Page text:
Switch Adapting a Child’s Toy

Adapted toys are magic for kids with motor issues.  It’s true that the toy creates joy and fun for the child, but it’s also the first step towards the ability to control their world.  This guide will show you how to choose and adapt a toy for your kid.

Choosing a Toy

Here are some tips for choosing a toy – but the most important tip is to make sure this is something that the child will love – everything else will work itself out!

  1. Look for toys with simple activation switches that are ideally separated from the main control circuit by wires.
  2. Avoid toys activated by motion or vibration.
  3. Try to stick to toys that can be enjoyed without direct contact.

Create the AT Jack

We’ve got a great video that shows how to create a jack for your AT Switch that you can add into the toy.  If your jack will be mounted directly to a hard surface of the toy, try to use the surface mount jacks with the threads and a nut to secure it.  If it will be free-hanging, wire up a jack that encloses the wires.

You can get both types of jacks from Amazon, Digikey, or from our friends at Adafruit:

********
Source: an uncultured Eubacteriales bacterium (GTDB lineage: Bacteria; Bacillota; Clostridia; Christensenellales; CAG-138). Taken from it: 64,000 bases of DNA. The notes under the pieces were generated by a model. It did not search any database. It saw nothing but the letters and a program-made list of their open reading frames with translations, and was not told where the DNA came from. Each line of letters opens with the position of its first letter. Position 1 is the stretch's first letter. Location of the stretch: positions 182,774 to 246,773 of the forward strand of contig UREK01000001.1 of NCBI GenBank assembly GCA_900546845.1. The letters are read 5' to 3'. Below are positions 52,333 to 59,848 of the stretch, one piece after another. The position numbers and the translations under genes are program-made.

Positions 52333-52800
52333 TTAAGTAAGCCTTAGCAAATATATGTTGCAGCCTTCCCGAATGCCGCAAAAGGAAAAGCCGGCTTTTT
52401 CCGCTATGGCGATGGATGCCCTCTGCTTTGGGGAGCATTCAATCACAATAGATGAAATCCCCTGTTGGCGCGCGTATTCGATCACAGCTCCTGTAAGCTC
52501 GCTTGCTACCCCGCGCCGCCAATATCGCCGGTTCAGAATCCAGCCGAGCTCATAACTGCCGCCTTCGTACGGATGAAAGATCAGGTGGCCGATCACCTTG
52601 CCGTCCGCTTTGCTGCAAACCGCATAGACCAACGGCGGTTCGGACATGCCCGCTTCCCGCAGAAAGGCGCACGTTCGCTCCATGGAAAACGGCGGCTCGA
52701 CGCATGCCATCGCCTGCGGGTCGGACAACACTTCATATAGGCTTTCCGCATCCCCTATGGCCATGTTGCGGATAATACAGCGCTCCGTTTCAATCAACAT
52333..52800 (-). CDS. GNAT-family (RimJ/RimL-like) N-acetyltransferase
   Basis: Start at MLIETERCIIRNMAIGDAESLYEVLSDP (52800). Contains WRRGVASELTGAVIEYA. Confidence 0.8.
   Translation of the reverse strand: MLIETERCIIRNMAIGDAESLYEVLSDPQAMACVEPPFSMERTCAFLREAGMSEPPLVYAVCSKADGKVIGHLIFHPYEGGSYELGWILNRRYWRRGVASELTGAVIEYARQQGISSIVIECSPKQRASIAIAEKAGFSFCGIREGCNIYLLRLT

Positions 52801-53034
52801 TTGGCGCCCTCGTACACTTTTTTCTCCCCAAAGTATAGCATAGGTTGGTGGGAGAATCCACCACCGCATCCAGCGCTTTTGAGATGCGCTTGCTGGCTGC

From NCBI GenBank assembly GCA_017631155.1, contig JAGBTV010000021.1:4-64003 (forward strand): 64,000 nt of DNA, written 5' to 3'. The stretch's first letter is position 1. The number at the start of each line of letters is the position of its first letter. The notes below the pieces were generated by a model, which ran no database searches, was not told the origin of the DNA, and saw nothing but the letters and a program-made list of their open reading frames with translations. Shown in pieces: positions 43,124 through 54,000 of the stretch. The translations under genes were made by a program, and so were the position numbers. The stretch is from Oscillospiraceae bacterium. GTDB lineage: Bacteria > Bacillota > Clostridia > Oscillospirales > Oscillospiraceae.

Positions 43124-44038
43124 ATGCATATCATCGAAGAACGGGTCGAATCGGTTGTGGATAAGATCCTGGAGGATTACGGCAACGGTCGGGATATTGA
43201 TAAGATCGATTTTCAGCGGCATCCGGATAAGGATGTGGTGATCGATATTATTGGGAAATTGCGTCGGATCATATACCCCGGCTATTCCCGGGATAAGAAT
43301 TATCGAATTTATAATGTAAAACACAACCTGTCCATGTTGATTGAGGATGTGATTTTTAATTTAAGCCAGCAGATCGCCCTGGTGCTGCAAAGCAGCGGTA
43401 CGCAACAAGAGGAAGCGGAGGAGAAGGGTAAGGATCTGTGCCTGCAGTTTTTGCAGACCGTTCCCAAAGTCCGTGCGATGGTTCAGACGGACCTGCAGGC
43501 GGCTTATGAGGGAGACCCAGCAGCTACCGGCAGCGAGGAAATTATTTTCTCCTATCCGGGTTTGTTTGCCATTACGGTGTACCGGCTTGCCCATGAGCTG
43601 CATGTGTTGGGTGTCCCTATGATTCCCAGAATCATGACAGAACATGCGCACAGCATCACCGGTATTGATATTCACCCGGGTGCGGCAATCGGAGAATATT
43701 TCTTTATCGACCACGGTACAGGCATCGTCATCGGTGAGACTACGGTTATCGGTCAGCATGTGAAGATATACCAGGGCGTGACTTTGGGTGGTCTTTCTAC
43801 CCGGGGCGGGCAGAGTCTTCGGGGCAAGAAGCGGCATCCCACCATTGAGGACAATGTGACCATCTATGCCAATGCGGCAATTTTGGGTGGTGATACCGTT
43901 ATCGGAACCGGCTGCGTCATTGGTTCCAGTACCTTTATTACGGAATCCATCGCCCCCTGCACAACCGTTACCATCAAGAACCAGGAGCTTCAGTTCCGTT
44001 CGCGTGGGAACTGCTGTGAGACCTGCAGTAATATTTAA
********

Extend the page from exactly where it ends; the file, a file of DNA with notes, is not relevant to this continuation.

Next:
If you’re doing LOTs of these toys that need panel mount jacks, we recommend these metal mono jacks from Digikey – they are easy to wire and we’ve found them very reliable.

Finding the right wires

As shown in the video above, the key to adapting a toy is to find the right wires and connecting your jack in parallel to them.  Normally the wires are easiest to find near the button on the toy, and you can follow them back towards the control box.

Often, they are the same color on the way out to the switch and back (blue and blue, yellow and yellow) and they normally are not black or red (which are reserved for power and ground connections to the battery).

Connecting your Jack in Parallel

Whenever possible, wire in your new jack (and therefore your new switch) in parallel with your current activation button.  That lets the original function of the toy continue to work even after you’ve added the new jack.

In the diagram, the green wires represent the new jack.  The blue represents the original wires.

Share your success! (Or ask for help!)

Let us know about your adapted toy on Twitter or on our Facebook Group!  We’d love to know about great new toys or to help  with any challenges you face!